Biosensor chip under your skin to monitor health

MINUTE: The chip is capable of simultaneously monitoring, in real time, several health parameters such as temperature, blood sugar levels and cholesterol.

Researchers presented this week a biosensor chip installed beneath the skin that monitors health and medicine dosage all the while communicating the data to a smartphone.

Several laboratories from the Swiss Federal Institute of Technology in Lausanne (EPFL) have been working on a new biosensor chip that makes continuous monitoring and analysis over long periods of time possible.

Their project was presented on May 26 at the International Symposium on Circuits and Systems (ISCAS) in Lisbon, Portugal.

This 1cm sq device contains three main components: a circuit with six sensors, a control unit that analyses incoming signals, and a radio transmission module. Implanted under the skin, it has an induction coil that draws power from an external battery attached to the skin by a patch and can also communicate with a smartphone.

"A simple plaster holds together the battery, the coil and a Bluetooth module used to send the results immediately to a mobile phone," said Dr Sandro Carrara, a researcher from the Integrated Systems Laboratory (LSI) at the EPFL.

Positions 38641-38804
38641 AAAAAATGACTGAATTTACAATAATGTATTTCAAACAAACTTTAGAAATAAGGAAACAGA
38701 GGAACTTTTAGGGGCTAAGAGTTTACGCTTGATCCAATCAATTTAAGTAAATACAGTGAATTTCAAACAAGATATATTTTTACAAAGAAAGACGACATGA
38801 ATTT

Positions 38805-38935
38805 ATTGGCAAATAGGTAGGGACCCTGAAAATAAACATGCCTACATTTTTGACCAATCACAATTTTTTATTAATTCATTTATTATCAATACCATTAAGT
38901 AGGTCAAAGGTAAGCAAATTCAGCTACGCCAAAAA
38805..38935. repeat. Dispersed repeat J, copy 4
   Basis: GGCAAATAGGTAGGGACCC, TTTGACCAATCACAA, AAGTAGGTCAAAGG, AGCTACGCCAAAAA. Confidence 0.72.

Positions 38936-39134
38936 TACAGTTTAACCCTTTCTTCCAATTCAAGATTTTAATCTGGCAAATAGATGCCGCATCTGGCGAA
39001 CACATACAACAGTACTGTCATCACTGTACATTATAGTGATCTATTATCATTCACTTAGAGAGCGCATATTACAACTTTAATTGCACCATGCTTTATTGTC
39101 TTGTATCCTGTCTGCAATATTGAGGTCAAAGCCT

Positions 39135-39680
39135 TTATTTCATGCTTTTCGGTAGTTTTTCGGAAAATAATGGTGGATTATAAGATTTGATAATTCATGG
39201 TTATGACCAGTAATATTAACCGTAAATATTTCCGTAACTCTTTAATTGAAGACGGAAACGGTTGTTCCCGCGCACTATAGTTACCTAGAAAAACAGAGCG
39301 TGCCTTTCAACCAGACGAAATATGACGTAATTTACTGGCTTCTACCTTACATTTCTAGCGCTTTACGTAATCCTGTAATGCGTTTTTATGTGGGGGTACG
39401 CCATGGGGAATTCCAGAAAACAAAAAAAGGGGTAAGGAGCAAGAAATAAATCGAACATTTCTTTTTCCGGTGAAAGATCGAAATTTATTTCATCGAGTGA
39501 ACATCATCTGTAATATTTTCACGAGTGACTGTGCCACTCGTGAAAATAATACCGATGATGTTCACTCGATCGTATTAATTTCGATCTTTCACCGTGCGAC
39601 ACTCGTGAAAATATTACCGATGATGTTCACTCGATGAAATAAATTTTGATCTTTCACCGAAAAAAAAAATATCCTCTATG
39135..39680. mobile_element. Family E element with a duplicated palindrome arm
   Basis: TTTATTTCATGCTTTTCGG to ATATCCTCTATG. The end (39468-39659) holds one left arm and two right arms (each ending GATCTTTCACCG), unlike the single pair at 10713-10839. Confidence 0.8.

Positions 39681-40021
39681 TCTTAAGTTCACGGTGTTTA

The chip is capable of simultaneously monitoring, in real time, several health parameters such as temperature, blood sugar levels and cholesterol. "This is the world's first chip capable of measuring not just pH and temperature, but also metabolism-related molecules like glucose, lactate and cholesterol, as well as drugs," said Dr Carrara, and it can do so for several days or even weeks.

A definite breakthrough for patients taking long-term treatments, this invention will allow for the real-time monitoring of the effects of medicine on metabolism. It will then be easier to adjust the dosage for specific patients. According to a release by the EPFL, until now, the blood work that medical staff rely on was generally a snapshot indicative of the moment the blood is drawn before it undergoes hours -- or even days -- of analysis.

The biosensor chip has already been tested on mice to continuously monitor glucose and paracetamol levels without a wire tracker getting in the way of the animals' daily activities. Human testing should begin within the next three to five years.

"Knowing the precise and real-time effect of drugs on the metabolism is one of the keys to the type of personalised, precision medicine that we are striving for," concluded Dr. Carrara. — AFP Relaxnews
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